“I learned how to work a till and towards the end I was training new colleagues in how to pack goods at the till as well as in how to work the till.
“I was offered full time employment at Sainsbury’s with an invitation to apply for junior management posts. One month I earned the “mystery shopper” award for my professionalism.”
The second set of information sets out how you learned and what you learned and that you have a good work ethic. Although there is no immediate connecting point between that job and a training contract it shows you understand the importance of customer service and that you have “soft skills”.
Someone who has never worked is always weak here, because they cannot show internal progression in a job, cannot show they have learned from a job, or even that they can be punctual. A CV that shows internal promotions, additional responsibilities, that you have been rehired becuse the employer knows your work, speaks volumes about your attitude to work. And you have referees you can use.
What is your email address? “RaveDave99” or firstname.lastname@example.org does not convey a positive image.
It is very common now for the employer to check out your social media sites.
Is there anything on your site or sites that suggests you enjoy sex, drink, drugs, wild parties or that you have undesirable friends? Does your site suggest that you hate your current employer or your university?
There are some people who use their FB site to express irritation with the little troubles of this world or to suggest they wish bad things to happen to our leaders. Clean it up before you send out any CVs.
I received a CV from a qualified solicitor that contained over 100 spelling and grammar errors. I marked it in red ink, and sent it back with a compliments slip saying something along the lines,
“if you do not care what you send out under your name you will not care what you send out under my name. Sorry I cannot call you for interview”.
There is a trend for CVs to have a “personal profile” where the person describes themselves as “intelligent hard working capable” etc. I regard that as a waste of space. “Spanish speaking qualified engineer with full driving licence able to start training contract immediately” is worth the space.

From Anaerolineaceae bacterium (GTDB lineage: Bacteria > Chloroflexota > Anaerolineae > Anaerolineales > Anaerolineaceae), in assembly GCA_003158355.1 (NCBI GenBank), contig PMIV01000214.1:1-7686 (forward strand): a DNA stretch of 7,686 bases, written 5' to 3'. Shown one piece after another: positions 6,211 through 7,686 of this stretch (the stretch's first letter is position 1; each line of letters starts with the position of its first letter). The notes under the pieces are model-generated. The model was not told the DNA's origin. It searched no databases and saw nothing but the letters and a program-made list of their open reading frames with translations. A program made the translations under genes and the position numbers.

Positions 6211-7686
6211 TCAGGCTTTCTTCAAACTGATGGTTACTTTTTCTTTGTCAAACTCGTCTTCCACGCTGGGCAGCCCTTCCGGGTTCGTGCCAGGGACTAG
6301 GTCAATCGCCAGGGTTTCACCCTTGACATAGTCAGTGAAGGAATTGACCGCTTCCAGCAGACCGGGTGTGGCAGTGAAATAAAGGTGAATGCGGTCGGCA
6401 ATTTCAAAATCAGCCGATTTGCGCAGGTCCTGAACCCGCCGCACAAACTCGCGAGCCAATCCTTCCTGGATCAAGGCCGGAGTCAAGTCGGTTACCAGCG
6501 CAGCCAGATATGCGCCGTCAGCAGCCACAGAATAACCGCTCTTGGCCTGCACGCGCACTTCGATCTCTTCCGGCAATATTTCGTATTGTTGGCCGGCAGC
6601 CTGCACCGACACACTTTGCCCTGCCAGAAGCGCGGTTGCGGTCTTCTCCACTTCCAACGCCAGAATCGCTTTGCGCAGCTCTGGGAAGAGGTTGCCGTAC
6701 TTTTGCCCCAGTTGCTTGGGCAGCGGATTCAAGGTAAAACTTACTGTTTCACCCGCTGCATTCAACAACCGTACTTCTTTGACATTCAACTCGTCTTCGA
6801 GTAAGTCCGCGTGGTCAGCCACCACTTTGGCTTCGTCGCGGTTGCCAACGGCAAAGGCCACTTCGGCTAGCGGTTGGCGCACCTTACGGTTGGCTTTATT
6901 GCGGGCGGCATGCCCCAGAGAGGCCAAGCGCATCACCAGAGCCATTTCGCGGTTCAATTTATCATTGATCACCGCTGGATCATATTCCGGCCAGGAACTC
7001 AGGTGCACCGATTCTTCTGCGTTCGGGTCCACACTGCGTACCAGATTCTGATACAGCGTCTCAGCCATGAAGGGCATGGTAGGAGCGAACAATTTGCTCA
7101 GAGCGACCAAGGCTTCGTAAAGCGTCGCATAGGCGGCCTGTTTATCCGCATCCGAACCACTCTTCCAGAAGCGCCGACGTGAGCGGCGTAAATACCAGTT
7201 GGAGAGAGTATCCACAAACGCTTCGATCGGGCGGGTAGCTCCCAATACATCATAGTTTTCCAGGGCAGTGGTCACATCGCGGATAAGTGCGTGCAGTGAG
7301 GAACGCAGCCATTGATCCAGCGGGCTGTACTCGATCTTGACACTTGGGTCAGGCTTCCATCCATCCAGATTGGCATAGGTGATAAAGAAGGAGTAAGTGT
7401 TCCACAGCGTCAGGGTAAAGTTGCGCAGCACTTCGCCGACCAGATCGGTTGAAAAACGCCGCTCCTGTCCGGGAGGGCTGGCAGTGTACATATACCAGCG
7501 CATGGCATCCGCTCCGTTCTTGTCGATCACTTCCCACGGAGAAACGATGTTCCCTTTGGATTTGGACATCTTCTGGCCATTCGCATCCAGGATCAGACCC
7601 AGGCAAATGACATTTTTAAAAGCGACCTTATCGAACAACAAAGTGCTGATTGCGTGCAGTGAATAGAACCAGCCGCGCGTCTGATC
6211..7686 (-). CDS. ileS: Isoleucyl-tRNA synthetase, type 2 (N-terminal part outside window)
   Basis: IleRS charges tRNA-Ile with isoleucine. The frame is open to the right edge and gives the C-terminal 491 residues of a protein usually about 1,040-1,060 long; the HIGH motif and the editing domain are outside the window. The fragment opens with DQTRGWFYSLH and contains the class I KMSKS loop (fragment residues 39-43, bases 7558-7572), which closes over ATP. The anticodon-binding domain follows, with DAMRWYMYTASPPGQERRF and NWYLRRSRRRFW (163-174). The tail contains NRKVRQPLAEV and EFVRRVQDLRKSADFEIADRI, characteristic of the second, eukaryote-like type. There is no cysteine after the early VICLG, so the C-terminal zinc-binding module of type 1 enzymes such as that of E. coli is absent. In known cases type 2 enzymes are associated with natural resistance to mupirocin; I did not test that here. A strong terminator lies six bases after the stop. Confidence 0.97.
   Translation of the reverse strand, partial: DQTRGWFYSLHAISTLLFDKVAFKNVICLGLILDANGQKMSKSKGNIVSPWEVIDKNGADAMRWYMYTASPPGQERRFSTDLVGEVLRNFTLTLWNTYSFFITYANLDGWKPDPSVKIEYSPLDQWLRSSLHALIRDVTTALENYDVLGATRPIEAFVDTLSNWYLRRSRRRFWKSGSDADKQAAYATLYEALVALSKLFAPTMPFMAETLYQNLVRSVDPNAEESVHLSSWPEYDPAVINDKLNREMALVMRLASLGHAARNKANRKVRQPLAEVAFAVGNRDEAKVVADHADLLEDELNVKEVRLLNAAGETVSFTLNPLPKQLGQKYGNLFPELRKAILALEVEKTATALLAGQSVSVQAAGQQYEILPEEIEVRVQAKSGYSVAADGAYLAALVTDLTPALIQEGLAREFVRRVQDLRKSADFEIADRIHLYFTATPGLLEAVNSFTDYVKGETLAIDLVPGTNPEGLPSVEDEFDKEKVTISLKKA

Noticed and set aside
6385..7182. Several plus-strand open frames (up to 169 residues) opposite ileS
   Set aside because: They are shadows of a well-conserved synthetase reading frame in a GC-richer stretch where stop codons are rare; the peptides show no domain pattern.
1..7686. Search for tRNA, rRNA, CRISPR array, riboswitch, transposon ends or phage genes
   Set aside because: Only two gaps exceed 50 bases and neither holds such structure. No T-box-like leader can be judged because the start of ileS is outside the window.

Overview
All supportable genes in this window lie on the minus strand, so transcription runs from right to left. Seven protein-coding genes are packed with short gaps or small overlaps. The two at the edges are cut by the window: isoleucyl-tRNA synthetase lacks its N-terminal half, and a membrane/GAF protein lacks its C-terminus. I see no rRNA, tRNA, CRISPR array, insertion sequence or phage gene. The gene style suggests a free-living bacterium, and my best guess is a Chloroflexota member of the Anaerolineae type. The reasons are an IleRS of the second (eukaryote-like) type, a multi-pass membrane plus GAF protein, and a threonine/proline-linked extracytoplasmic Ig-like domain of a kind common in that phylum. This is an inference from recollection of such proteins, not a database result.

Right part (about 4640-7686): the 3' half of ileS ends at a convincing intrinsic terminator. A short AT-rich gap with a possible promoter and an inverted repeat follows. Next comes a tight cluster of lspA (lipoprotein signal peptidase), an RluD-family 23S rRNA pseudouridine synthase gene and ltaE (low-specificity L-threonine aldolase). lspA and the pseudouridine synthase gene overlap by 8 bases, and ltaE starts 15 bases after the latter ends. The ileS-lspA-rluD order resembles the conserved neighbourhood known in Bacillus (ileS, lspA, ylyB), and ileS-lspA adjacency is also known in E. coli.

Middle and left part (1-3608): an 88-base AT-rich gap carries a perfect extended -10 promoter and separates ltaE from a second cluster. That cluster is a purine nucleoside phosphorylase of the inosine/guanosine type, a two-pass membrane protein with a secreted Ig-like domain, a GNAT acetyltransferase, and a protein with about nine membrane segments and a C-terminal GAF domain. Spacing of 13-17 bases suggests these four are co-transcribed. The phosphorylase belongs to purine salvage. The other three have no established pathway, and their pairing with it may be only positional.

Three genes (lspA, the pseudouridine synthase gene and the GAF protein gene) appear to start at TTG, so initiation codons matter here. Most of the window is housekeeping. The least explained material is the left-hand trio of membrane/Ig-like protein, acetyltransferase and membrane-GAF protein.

Research the firms to which you apply. If you really are limited to a one hour drive from home, then why apply outside that area? If you wish to do certain kinds of work, apply to those firms. Tailor your CV for those kinds of work. I have several CVs relating to the kinds of work I might apply for.
You may have been Secretary to your University Islamic Society. That will be only marginally attractive to an Islamic recruiter because almost every application they receive is from a practicing Muslim.
It will be a negative for many employers unless you can say “increased membership from 35 to 320 by inviting interesting speakers and organising social events. Raised £1875 for Pakistan Flood Relief”. You do not want to give the impression that you have only one interest in life, so also put down
“Correspondence co-ordinator for university Amnesty International club – increased number of letters sent from 40 a year to 960 a year. Got two people released. Raised £540 at two “release parties”.
So many people write poor CVs!
I had one young man who had boxed for Yorkshire as a teenager. I nearly had to hit him to get him to put that on his CV.
Before the interview, work out how you are going to get there. Do you have an aunt you can stay with nearby or do you have to get up at 4am to get to the interview?
Three days before the interview assemble the clothes you will wear. Do they still fit? Do they need cleaning, ironing, or polishing?
In “the good old days” of the 1970s I made 30 written applications for a training contract. I was so desperate I advertised. That worked!
It isn’t easy. That’s life!